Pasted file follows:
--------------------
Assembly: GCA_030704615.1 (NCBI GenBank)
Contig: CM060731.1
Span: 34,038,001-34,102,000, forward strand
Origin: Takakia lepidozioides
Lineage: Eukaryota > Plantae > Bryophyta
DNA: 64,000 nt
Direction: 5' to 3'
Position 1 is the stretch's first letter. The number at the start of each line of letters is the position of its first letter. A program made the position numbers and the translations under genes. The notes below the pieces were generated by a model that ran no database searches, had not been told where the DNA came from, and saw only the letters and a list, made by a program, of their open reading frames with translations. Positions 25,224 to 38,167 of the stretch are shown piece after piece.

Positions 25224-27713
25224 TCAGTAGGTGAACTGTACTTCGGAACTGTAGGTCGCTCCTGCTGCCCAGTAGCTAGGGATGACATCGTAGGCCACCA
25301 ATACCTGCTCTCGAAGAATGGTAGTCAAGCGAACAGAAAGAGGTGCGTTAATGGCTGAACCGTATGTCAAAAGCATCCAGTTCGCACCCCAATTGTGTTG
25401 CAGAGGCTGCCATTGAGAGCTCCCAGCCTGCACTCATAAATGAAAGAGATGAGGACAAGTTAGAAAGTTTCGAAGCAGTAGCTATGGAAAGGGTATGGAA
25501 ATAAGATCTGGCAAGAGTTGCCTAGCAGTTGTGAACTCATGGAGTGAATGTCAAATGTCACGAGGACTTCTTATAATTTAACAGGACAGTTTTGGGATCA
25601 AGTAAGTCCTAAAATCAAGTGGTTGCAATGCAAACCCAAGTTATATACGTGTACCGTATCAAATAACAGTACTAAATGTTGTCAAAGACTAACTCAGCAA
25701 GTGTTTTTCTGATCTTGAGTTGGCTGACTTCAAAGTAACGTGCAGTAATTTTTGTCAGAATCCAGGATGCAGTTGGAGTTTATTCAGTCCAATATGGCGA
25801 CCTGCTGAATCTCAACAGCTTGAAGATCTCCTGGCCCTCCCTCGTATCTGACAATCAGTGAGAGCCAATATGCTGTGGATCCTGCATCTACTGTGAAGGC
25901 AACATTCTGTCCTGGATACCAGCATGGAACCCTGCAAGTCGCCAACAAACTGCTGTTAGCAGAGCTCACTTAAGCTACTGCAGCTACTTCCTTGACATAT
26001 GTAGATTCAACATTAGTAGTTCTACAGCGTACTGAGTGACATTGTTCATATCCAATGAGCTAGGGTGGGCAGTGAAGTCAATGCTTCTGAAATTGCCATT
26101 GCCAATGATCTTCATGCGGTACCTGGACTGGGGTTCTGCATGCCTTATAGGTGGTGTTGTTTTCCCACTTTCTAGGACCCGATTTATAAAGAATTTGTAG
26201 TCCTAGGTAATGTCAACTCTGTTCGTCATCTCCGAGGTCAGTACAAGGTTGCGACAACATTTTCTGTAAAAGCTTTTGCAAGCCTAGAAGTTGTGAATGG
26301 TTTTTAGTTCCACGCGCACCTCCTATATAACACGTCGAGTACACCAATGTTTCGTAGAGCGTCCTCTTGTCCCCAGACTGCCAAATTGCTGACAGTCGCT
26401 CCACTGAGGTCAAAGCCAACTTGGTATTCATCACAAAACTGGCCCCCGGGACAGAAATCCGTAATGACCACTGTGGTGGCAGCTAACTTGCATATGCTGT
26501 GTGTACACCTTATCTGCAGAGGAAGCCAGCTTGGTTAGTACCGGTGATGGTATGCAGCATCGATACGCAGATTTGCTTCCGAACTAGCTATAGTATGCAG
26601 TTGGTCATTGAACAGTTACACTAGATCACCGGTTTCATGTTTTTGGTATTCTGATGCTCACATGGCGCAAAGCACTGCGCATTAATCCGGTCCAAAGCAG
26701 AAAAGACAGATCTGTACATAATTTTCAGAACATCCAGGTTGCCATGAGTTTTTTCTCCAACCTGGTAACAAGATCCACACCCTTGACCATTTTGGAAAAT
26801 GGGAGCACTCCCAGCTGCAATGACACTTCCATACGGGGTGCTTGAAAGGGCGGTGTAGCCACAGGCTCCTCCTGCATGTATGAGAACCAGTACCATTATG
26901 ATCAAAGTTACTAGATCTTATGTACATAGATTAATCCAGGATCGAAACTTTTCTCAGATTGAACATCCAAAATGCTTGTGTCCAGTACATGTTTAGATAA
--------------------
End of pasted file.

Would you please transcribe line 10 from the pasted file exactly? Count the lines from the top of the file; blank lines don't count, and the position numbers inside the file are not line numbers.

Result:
25224 TCAGTAGGTGAACTGTACTTCGGAACTGTAGGTCGCTCCTGCTGCCCAGTAGCTAGGGATGACATCGTAGGCCACCA